Alexander Picton Brereton
|Alexander Picton Brereton|
13 November 1892|
Oak River, Westman Region, Manitoba, Canada
10 January 1976 (aged 83)|
Calgary, Alberta, Canada
|Buried||Elnora Cemetery, Elnora, Alberta, Canada|
|Service/||Canadian Expeditionary Force|
|Rank||Company Quartermaster Sergeant|
|Unit||8th (Winnipeg Rifles) Battalion|
|Battles/wars||First World War|
Alexander Picton Brereton VC (13 November 1892 – 10 January 1976) was a Canadian recipient of the Victoria Cross, the highest and most prestigious award for gallantry in the face of the enemy that can be awarded to British and Commonwealth forces.
He was the son of a Manitoba farmer, Cloudesley Picton Brereton and Annie Frazer Black. He married Mary Isabel McPhee on 17 Jun 1925 and had three children. He was a barber. Brereton joined the Canadian Expeditionary Force in January 1916.
Brereton was 25 years old, and an acting corporal in the 8th (Winnipeg Rifles) Battalion, CEF during the First World War when the following deed took place for which he was awarded the VC. On 9 August 1918 east of Amiens, France, during an attack when a line of hostile machine-guns opened fire suddenly on his platoon which was in an exposed position with no cover Corporal Brereton realised that unless something was done, his platoon would be annihilated. On his own initiative he at once sprang forward alone and, reaching one of the enemy machine-gun posts, shot the operator of the gun and bayoneted the next one who attempted to operate it, whereupon nine others surrendered. His action inspired the platoon to charge and capture the five remaining posts.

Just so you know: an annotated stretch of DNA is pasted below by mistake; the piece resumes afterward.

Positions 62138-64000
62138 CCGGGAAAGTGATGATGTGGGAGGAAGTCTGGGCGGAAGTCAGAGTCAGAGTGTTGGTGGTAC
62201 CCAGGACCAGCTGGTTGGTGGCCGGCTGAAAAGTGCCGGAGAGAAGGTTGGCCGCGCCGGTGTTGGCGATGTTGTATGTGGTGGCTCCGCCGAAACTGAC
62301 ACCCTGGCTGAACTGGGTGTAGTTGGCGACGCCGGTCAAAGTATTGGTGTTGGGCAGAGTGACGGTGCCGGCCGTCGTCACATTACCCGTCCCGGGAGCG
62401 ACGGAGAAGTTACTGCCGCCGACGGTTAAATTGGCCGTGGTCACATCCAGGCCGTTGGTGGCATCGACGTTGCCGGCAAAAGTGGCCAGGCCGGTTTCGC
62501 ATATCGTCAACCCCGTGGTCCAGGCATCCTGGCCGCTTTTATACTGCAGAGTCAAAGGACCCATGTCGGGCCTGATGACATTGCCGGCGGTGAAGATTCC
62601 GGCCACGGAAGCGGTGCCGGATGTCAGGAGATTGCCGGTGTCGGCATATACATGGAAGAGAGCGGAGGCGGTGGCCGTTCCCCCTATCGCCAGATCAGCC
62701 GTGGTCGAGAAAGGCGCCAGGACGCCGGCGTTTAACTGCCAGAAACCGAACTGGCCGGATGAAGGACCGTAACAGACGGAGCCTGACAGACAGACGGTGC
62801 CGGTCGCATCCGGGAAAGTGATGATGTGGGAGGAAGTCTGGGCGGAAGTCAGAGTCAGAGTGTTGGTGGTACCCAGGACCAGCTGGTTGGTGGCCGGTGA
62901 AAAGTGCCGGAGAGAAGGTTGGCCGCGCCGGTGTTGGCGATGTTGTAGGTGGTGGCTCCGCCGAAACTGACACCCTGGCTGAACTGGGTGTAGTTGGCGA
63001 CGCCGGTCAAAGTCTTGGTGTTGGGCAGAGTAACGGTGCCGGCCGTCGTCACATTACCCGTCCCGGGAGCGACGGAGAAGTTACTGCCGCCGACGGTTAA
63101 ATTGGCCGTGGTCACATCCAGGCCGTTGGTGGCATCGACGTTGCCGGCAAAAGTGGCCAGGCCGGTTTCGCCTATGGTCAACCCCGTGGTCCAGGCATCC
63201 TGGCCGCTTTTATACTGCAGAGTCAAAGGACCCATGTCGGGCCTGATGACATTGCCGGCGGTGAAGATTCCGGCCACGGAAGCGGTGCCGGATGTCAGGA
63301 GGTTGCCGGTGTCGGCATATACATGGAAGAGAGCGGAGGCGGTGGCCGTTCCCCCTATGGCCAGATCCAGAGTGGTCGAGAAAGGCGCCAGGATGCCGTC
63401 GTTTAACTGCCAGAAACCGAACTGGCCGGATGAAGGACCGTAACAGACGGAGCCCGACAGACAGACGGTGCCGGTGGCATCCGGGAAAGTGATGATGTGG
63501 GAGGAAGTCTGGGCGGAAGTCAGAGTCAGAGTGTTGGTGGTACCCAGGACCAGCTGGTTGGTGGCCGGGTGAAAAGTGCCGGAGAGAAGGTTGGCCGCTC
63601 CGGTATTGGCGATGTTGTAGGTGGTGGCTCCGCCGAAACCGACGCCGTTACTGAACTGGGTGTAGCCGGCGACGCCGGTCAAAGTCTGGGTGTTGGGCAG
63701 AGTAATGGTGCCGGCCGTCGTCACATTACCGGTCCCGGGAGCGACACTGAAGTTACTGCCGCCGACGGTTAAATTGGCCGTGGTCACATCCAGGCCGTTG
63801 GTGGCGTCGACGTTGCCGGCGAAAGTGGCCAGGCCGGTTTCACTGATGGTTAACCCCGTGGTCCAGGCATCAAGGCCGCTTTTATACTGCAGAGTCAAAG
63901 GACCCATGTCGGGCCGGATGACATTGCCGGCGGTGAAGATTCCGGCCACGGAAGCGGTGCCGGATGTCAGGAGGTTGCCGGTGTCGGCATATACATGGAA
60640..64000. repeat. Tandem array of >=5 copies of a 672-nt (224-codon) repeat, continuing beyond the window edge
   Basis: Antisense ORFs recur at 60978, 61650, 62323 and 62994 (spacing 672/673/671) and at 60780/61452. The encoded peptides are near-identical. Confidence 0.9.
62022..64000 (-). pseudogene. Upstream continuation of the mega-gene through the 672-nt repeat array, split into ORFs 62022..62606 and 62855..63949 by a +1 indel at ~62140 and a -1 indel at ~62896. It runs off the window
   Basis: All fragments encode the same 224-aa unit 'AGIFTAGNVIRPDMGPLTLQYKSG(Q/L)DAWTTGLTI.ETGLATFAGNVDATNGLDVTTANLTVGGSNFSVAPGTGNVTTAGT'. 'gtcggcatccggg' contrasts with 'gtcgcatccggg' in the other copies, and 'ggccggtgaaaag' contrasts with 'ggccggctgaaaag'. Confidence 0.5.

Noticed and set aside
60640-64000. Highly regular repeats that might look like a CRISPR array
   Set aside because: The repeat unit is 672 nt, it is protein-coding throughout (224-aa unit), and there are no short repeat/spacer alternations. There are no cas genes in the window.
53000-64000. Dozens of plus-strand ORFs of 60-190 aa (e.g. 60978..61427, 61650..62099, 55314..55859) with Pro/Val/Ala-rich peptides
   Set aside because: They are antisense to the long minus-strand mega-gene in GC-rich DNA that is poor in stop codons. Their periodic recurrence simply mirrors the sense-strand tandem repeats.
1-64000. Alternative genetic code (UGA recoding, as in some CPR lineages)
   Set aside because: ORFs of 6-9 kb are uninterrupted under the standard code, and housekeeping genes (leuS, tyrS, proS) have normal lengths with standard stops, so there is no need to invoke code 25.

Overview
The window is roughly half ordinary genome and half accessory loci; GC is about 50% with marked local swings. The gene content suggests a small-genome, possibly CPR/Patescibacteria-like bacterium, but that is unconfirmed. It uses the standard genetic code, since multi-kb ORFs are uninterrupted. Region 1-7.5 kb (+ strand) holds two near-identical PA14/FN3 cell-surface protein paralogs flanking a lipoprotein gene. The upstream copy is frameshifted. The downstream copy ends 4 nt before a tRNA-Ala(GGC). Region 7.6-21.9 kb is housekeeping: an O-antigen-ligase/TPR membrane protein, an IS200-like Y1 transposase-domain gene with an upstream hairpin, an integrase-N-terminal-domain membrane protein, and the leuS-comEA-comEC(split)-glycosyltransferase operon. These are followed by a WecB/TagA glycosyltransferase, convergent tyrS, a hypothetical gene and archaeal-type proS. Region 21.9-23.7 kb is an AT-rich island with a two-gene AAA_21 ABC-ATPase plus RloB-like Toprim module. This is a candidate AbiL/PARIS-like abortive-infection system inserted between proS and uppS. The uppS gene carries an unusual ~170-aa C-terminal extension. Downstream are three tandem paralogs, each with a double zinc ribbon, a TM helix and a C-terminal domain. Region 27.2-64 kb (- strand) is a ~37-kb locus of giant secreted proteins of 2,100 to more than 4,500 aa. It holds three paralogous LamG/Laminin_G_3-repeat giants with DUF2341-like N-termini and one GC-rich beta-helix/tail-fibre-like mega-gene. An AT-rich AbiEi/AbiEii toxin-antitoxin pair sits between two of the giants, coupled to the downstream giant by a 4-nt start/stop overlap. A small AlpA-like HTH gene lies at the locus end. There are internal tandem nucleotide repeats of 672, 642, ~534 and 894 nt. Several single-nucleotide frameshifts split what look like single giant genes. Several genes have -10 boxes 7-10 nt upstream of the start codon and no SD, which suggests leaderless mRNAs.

He later achieved the rank of Company Quartermaster Sergeant during World War II. He is at buried at Elnora Cemetery, Elnora, Alberta, Canada. Brereton's medals are on display at the Lord Ashcroft Gallery, Imperial War Museum in London.